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ARS Home » Northeast Area » Orient Point, New York » Plum Island Animal Disease Center » Foreign Animal Disease Research » Research » Publications at this Location » Publication #332577

Research Project: COUNTERMEASURES TO CONTROL FOREIGN ANIMAL DISEASES OF SWINE

Location: Foreign Animal Disease Research

Title: Simultaneous deletion of the 9GL and UK genes from the African swine fever virus Georgia 2007 isolate results in virus attenuation and may be a potential virus vaccine strain

Author
item O'donnell, Vivian - University Of Connecticut
item Risatti, Guillermo - University Of Connecticut
item Holinka, Lauren
item Krug, Peter
item Carlson, Jolene - Kansas State University
item Velazquez-salinas, Lauro - Oak Ridge Institute For Science And Education (ORISE)
item Azzinaro, Paul - Oak Ridge Institute For Science And Education (ORISE)
item Gladue, Douglas
item Borca, Manuel

Submitted to: Journal of Virology
Publication Type: Peer Reviewed Journal
Publication Acceptance Date: 10/18/2016
Publication Date: 1/10/2017
Citation: O'Donnell, V., Risatti, G.R., Holinka-Patterson, L.G., Krug, P.W., Carlson, J., Velazquez-Salinas, L., Azzinaro, P., Gladue, D.P., Borca, M.V. 2017. Simultaneous deletion of the 9GL and UK genes from the African swine fever virus Georgia 2007 isolate results in virus attenuation and may be a potential virus vaccine strain. Journal of Virology. 91(1):e01760-16.

Interpretive Summary: Interpretative Abstract African swine fever virus (ASFV) causes a highly contagious and often lethal viral disease of domestic pigs that could have significant economic consequences for the swine industry if introduced in the United States. Currently, there is no licensed commercial vaccine to control of African Swine Fever (ASF). Researchers at USDA-RS showed that removal of certain individual genes from ASFV results in attenuation and the virus does no longer cause disease in animals. This approach was used successfully to produce experimental live attenuated vaccines against different strains of ASFV that induced solid protection against challenge with the deadly parental viruses when used in low doses. However, at higher doses these viruses could cause disease or even death and therefore were not suitable vaccines. In the current a novel virus lacking multiple genes was derived from the highly virulent ASFV Georgia 2007 and administered s a vaccine. This novel virus didi not induce disease in swine even if administered at relatively high doses, and importantly, animals were protected against disease as early as 14 days post-inoculation when challenged with a lethal dose of the parental Georgia 2007 virus. This is the first rationally designed experimental ASFV vaccine that protects against the highly virulent ASFV Georgia 2007 isolate as soon as 2 weeks post-vaccination.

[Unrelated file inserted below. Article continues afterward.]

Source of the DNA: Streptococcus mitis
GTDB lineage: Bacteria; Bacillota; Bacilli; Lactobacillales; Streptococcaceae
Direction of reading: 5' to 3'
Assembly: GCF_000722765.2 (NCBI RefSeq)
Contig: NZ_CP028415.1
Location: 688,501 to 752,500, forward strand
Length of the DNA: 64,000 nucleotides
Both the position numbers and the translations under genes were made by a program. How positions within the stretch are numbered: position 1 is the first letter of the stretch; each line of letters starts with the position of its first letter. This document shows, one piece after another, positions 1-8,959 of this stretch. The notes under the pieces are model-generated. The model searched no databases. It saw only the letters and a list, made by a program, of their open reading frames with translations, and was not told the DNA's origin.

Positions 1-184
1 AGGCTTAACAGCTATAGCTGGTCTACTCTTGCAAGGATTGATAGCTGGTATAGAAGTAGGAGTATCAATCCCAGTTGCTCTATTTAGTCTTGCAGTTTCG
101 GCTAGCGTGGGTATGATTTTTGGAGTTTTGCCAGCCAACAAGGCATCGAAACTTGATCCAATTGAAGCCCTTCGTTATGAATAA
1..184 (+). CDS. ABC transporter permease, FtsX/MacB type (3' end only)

Technical Abstract: African Swine Fever Virus (ASFV) is the etiological agent of a contagious and often lethal viral disease of domestic pigs that has significant economic consequences for the swine industry. The control of African Swine Fever (ASF) has been hampered by the unavailability of vaccines. Successful experimental vaccines have been derived from naturally occurring, cell culture-adapted, or genetically modified live attenuated ASFV. Recombinant viruses harboring engineered deletions of specific virulence-associated genes induce solid protection against challenge with parental viruses. Deletion of the 9GL, B119L, gene in highly virulent ASFVs Malawi Lil-20/1, Mal, and Pretoriuskop/96/4, Delta 9GL viruses, resulted in complete protection when challenged with parental isolates. When similar deletions were created within the ASFV Georgia 2007, ASFV-G, genome, attenuation was achieved but the protective and lethal doses were too similar. To enhance attenuation of ASFV-G, we deleted another gene, UK, DP96R, which was previously shown to be involved in attenuation of the ASFV E70 isolate. Here we report the construction of a double gene deletion recombinant virus, ASFV-G-Delta9GL/DeltaUK, derived from the highly virulent ASFV Georgia 2007 isolate. ASFV-G-Delta9GL/DeltaUK administered intramuscularly (IM) to swine does not induce disease even if administered at relatively high doses, 106 HAD50. Importantly, animals infected with 104 HAD50 of ASFV-G-Delta9GL/DeltaUK were protected against clinical disease as early as 14 days post-inoculation when challenged with ASFV-G. Presence of protection correlates with appearance of serum anti-ASFV antibodies but not with virus specific circulating ASFV-specific INF-' producing cells. ASFV-G-Delta9GL/DeltaUK is the first rationally designed experimental ASFV vaccine that protects against the highly virulent ASFV Georgia 2007 isolate as soon as two weeks post-vaccination.